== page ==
|Phonemic representation||ħ / χ / x|
|Position in alphabet||8|
|Alphabetic derivatives of the Phoenician|
Heth originally represented a voiceless fricative, either pharyngeal /ħ/, or velar /x/ (the two Proto-Semitic phonemes having merged in Canaanite). In Arabic, two corresponding letters were created for both phonemic sounds: unmodified ḥāʾ ح represents /ħ/, while ḫāʾ خ represents /x/.
The letter shape ultimately goes back to a hieroglyph for "courtyard",
Possibly named ḥasir in the Middle Bronze Age alphabets. The Modern Hebrew word for courtyard is Hatzer (חצר). While the name goes rather back to ḫayt, the name reconstructed for a letter derived from a hieroglyph for "thread",
In Arabic "thread" is خيط xajtˤ or xeːtˤ.
|Various print fonts||Cursive
Hebrew spelling: חֵית
In Modern Israeli Hebrew (and Ashkenazi Hebrew, although not under strict pronunciation), the letter Ḥet (חֵית) usually has the sound value of a voiceless uvular fricative (/χ/), as the historical phonemes of the letters Ḥet ח (/ħ/) and Khaf כ (/x/) merged, both becoming the voiceless uvular fricative ([χ]).
In more rare phonologies, it is pronounced as a voiceless pharyngeal fricative (/ħ/) and is still among Mizrahim (especially among the older generation and popular Mizrahi singers, mostly Yemenies), in accordance with oriental Jewish traditions.
The ability to pronounce the Arabic letter ḥāʾ (ح) correctly as a voiceless pharyngeal fricative /ħ/ is often used as a shibboleth to distinguish Arabic-speakers from non-Arabic-speakers; in particular, pronunciation of the letter as /x/ is seen as a hallmark of Ashkenazi Jews and Greeks.
Ḥet is one of the few Hebrew consonants that can take a vowel at the end of a word. This occurs when patach gnuva comes under the Ḥet at the end of the word. The combination is then pronounced /-aχ/ rather than /-χa/. For example: פתוח (/ˌpaˈtuaχ/), and תפוח (/ˌtaˈpuaχ/).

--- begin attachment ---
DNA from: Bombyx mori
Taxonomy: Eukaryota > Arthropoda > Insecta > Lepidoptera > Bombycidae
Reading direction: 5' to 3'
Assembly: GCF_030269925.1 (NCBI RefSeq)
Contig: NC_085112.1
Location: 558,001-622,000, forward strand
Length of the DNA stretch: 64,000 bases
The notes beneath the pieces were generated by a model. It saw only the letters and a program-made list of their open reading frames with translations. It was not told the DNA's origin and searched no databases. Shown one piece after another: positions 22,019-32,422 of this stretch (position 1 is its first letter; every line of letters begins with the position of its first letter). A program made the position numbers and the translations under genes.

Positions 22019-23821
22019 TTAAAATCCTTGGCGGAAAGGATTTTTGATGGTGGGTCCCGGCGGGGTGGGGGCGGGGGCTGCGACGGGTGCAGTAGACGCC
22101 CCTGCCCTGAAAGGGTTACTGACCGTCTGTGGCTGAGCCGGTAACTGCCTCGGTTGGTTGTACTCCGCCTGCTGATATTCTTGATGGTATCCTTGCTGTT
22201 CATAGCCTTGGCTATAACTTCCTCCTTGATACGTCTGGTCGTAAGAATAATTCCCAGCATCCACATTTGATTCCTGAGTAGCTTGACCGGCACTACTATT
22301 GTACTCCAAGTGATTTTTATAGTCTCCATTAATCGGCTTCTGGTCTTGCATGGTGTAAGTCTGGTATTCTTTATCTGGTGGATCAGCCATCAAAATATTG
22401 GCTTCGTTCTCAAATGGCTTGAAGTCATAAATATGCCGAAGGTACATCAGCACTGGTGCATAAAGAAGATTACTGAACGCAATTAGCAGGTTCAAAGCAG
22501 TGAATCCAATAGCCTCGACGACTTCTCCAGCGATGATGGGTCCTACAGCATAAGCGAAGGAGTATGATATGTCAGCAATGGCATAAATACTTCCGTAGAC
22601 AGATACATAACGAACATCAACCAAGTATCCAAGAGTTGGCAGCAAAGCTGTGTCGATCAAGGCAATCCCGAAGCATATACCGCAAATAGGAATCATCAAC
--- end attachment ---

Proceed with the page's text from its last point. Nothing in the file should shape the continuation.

Ḥet, along with Aleph, Ayin, Resh, and He, cannot receive a dagesh. As pharyngeal fricatives are difficult for most English speakers to pronounce, loanwords are usually Anglicized to have /h/. Thus challah (חלה), pronounced by native Hebrew speakers as /χala/ or /ħala/ is pronounced /halə/ by most English speakers, who cannot often perceive the difference between [h] and [ħ].
In gematria, Ḥet represents the number eight.
The letter is named حاء ḥāʾ and is the sixth letter of the alphabet. Its shape varies depending on its position in the word:
|Position in word:||Isolated||Final||Medial||Initial|
this letter in pre-punctuation modification that was introduced after Islam, was used to denote two letters, the second letter being خḪāʾ
|Unicode name||HEBREW LETTER HET||ARABIC LETTER HAH||SYRIAC LETTER HETH||SAMARITAN LETTER HIT|
|UTF-8||215 151||D7 97||216 173||D8 AD||220 154||DC 9A||224 160 135||E0 A0 87|
|Numeric character reference||ח||ח||ح||ح||ܚ||ܚ||ࠇ||ࠇ|
|Unicode name||UGARITIC LETTER HOTA||IMPERIAL ARAMAIC LETTER HETH||PHOENICIAN LETTER HET|
|UTF-8||240 144 142 136||F0 90 8E 88||240 144 161 135||F0 90 A1 87||240 144 164 135||F0 90 A4 87|
|UTF-16||55296 57224||D800 DF88||55298 56391||D802 DC47||55298 56583||D802 DD07|
|Numeric character reference||𐎈||𐎈||𐡇||𐡇||𐤇||𐤇|
- Ħ, ħ : Latin letter H with stroke
- Bouchentouf, Amine (2006). Arabic for Dummies. Wiley Publishing, Inc. p. 15.
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